Mary Shields and James Wagner illustrate the potential conflict of laws in cross-border disputes.
The City UK’s Legal Services 2014 report in partnership with UK Trade and Investment (the report), published on 30 January 2014, ranked the UK as the world’s most international law centre, accounting for approximately 7% of global legal revenue and accounting for over a fifth of the total European legal services market.
English law has long established itself as a cornerstone for transaction structuring, dispute resolution and a forum for international business and it seems that this is a trend that is set to continue – not only in corporate and commercial work but also in the forum of international litigation and dispute resolution.
According to the report, 40% of governing law in all global corporate arbitrations is English law and London is viewed internationally as the leading preferred centre of arbitration.
Some of the trends include rises in industry-specific litigation such as intellectual property, product liability and competition. In our experience, we have noted a marked increase in cross-border disputes relating to intellectual property and product liability. Two of the key factors that have led to this are: (1) the proliferation of technology, which has led to an increased threat of infringement to intellectual property rights, or advancement in manufacture, distribution and testing products; and (2) the evolution of regulatory bodies and regulations which monitor companies in a globalising economy.
Dispute resolution clauses
Dispute resolution clauses in contracts have often been strategically negotiated and agreed between parties as a commercial tool to ensure an agreed mechanism will apply to resolve any future dispute. The rationale for drafting a dispute resolution clause includes choosing where a dispute should be heard and whether the dispute should be resolved through mediation, arbitration, adjudication (alternative dispute resolution) or litigation (or a combined procedure).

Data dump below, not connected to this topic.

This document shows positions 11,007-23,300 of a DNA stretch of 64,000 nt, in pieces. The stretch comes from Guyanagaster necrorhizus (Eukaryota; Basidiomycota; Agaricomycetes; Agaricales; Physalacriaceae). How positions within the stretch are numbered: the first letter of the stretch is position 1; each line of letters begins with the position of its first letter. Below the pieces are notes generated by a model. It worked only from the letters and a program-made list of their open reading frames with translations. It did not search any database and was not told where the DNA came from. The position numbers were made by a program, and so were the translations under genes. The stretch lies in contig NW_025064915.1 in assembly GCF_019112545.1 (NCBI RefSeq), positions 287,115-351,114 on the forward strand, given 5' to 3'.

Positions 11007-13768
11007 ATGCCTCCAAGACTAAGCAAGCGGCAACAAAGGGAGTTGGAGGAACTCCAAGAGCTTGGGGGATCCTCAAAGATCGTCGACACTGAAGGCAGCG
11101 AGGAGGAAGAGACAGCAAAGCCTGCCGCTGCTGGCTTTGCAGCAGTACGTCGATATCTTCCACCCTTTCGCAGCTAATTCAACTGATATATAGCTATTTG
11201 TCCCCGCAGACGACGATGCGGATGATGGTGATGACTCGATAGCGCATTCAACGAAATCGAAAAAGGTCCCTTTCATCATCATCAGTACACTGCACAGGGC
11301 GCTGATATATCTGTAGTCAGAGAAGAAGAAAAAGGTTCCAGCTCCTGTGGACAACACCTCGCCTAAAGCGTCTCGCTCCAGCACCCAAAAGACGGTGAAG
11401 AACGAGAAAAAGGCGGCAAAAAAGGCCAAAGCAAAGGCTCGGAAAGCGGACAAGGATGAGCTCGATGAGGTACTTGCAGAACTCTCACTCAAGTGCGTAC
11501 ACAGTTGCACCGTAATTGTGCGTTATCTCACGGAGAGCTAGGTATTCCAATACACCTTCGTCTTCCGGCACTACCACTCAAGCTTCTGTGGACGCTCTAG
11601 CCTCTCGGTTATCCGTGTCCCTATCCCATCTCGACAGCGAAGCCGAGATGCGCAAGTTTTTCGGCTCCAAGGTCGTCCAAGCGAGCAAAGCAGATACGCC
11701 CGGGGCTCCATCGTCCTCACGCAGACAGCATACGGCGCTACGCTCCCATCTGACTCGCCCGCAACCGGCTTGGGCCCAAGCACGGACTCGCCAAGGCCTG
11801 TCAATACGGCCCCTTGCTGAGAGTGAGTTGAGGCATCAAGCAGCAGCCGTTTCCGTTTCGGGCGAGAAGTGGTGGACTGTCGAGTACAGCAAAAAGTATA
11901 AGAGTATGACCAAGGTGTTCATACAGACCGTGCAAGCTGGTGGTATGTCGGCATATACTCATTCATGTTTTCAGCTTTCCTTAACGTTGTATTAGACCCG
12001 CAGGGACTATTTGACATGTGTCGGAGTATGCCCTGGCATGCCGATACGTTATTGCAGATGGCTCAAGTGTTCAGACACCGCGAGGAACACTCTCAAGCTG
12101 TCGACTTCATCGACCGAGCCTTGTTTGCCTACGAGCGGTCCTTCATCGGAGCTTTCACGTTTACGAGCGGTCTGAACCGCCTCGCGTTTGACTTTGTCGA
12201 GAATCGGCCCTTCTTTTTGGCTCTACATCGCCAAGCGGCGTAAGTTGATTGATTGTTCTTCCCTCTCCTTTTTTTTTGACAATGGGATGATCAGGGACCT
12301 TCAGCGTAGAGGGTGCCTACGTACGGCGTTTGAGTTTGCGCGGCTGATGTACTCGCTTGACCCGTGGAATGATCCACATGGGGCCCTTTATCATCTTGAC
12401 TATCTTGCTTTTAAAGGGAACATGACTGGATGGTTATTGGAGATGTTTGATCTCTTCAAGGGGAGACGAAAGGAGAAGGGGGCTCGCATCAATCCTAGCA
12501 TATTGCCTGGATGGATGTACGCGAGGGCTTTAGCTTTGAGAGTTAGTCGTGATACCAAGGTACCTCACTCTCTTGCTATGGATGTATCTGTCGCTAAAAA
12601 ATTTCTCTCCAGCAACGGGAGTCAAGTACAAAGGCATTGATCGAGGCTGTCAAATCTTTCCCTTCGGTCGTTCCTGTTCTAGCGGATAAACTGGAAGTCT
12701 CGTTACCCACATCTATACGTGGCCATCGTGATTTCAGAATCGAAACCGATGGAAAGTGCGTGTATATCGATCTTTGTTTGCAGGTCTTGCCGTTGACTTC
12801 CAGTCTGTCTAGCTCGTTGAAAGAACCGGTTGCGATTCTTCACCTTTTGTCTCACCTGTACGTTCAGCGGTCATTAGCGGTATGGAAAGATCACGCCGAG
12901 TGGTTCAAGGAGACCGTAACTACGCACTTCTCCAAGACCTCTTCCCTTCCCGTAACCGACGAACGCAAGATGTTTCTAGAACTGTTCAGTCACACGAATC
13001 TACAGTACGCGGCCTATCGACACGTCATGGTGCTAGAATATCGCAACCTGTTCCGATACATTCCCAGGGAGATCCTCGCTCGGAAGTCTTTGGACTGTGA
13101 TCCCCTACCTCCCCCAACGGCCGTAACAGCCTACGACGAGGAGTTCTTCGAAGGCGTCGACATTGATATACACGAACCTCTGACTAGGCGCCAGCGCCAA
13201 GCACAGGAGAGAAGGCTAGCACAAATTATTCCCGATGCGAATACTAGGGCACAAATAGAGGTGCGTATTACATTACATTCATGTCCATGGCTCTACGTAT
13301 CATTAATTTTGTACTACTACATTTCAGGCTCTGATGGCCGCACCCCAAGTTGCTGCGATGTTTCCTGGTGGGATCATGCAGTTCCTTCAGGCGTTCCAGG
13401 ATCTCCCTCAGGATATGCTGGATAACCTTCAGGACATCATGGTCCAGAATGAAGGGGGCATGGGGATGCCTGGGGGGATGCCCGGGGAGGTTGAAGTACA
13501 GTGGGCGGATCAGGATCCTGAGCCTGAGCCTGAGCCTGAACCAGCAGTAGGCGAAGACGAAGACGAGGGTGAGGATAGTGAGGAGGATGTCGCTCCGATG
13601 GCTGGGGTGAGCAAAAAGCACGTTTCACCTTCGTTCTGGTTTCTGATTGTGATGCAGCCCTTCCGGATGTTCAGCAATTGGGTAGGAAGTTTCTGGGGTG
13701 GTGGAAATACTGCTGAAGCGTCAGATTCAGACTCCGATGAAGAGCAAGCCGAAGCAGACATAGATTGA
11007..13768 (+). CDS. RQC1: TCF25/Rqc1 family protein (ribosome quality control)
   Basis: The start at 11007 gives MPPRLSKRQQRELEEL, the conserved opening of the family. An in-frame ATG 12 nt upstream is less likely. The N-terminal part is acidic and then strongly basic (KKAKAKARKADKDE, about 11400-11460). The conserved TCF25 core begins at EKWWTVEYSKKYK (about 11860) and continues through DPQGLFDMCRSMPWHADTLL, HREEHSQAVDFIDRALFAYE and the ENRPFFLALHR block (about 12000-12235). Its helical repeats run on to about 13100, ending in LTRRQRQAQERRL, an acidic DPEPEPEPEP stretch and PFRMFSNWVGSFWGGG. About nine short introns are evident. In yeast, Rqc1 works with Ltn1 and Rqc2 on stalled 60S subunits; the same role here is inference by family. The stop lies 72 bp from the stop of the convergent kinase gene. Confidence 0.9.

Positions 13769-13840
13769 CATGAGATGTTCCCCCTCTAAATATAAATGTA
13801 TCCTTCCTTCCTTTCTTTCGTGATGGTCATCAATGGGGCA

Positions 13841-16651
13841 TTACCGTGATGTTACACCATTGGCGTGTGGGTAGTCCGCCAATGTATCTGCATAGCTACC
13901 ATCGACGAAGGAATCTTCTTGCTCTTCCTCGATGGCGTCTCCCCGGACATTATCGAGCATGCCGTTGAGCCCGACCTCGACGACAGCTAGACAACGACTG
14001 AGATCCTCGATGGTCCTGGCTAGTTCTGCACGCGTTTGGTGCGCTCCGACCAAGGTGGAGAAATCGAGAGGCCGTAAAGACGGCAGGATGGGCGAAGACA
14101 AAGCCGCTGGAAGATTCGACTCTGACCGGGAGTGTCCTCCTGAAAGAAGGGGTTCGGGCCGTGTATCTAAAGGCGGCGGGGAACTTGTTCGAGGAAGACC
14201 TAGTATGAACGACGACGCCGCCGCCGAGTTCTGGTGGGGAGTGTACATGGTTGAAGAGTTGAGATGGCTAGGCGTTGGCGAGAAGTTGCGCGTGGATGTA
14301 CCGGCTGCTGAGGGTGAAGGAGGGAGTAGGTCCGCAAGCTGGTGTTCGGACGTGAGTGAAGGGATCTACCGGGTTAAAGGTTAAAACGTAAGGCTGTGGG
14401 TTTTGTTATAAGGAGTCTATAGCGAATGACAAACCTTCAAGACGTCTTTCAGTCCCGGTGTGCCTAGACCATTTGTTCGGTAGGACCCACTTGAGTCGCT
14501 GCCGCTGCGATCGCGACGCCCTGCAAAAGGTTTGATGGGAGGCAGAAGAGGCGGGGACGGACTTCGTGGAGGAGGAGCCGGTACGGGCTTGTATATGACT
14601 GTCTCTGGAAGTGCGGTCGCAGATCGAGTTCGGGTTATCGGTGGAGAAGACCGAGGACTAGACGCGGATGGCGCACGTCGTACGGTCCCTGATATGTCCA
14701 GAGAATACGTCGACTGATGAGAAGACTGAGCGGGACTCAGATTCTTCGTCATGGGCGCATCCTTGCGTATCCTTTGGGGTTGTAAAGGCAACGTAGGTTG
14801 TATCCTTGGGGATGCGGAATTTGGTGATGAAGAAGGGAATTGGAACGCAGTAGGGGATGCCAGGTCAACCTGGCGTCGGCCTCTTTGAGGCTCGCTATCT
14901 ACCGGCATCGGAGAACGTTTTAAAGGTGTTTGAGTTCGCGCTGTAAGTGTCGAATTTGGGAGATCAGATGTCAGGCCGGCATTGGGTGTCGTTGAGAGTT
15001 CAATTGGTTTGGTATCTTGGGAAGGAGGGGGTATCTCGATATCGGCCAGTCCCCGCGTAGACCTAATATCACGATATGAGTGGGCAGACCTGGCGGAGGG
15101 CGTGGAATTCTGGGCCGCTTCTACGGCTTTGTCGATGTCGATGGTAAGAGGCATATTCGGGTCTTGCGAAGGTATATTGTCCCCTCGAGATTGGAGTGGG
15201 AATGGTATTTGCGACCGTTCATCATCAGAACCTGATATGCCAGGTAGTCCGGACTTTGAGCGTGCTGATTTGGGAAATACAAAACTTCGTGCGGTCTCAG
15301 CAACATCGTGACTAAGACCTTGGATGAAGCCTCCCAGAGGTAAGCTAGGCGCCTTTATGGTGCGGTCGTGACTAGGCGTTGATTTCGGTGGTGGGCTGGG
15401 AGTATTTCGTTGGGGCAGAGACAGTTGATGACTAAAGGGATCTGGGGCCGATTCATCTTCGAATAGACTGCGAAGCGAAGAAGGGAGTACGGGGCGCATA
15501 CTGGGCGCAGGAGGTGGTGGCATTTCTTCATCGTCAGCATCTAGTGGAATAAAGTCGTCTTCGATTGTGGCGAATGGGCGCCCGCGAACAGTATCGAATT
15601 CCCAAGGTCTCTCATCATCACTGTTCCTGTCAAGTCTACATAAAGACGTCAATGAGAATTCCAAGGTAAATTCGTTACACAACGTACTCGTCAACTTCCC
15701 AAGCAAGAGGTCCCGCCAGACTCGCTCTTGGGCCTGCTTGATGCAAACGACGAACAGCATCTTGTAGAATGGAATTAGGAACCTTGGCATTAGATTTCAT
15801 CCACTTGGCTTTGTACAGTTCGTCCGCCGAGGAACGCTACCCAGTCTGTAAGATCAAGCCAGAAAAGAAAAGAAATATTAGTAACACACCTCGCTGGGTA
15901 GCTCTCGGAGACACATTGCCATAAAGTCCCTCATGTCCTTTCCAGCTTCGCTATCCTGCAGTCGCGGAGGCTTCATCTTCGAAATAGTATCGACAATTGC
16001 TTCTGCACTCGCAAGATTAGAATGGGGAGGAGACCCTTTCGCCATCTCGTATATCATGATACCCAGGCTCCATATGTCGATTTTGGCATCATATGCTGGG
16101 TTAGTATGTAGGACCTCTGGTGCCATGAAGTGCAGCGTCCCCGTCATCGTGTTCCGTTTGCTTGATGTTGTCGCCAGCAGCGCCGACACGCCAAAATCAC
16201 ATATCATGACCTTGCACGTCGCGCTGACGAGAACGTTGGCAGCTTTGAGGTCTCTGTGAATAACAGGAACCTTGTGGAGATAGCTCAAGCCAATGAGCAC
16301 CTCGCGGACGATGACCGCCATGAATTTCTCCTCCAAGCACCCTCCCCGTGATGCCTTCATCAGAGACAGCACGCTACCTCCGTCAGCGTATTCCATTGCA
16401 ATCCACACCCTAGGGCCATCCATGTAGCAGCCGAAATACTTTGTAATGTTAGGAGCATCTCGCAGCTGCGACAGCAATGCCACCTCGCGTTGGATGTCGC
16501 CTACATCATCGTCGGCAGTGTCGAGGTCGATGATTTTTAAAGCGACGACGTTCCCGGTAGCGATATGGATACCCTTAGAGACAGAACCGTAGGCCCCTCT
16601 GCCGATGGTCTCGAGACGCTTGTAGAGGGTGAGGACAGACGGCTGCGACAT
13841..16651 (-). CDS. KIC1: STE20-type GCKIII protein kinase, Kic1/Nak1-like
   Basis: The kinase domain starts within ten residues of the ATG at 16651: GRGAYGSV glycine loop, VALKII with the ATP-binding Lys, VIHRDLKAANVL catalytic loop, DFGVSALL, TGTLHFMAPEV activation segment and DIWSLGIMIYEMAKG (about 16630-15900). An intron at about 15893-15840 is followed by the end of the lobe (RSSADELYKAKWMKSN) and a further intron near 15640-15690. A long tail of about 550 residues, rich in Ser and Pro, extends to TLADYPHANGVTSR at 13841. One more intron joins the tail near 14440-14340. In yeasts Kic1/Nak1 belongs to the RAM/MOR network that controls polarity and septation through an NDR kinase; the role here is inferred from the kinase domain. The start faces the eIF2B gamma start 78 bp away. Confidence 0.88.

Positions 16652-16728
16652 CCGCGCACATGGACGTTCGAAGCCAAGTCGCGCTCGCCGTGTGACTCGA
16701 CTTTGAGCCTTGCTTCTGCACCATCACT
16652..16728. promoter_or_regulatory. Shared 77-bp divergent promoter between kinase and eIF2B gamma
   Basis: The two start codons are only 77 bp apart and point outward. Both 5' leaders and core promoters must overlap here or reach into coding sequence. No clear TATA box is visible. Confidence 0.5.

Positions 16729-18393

The report shows that in 2012, the number of international disputes submitted to alternative dispute resolution sits at around 4,700 cases, whilst the number of claims submitted to litigation in the Commercial, Admiralty and Technology and Construction Courts sits at around 1,900. Alternative dispute resolution remains popular with international businesses because of the flexibility of the procedure and enforceability of judgments. However, care needs to be taken when drafting and negotiating these clauses to ensure the parties understand the implications of their choice of forum.
If care is not taken when drafting dispute resolution clauses, this can lead to cultural complexities. In Russian Telephone Company (RTC) v Sony Ericsson Mobile Communication RUS v А40-49223/2011 the Russian Supreme Commercial Court considered the validity of a hybrid dispute resolution clause agreed between the parties and governed by English law.
The clause provided for the possibility that both parties resolve their disputes in London under the International Chamber of Commerce Rules of Conciliation and Arbitration. Sony Ericsson also had the unilateral right to apply to the ‘court of the competent jurisdiction’ to recover certain monies. Whilst hybrid dispute resolution clauses are commonplace in many agreements, the Russian Supreme Commercial Court actually found here that the unilateral clause in question was invalid because it only gave the right to choose the forum to Sony Ericsson, whereas RTC only had the right to arbitrate.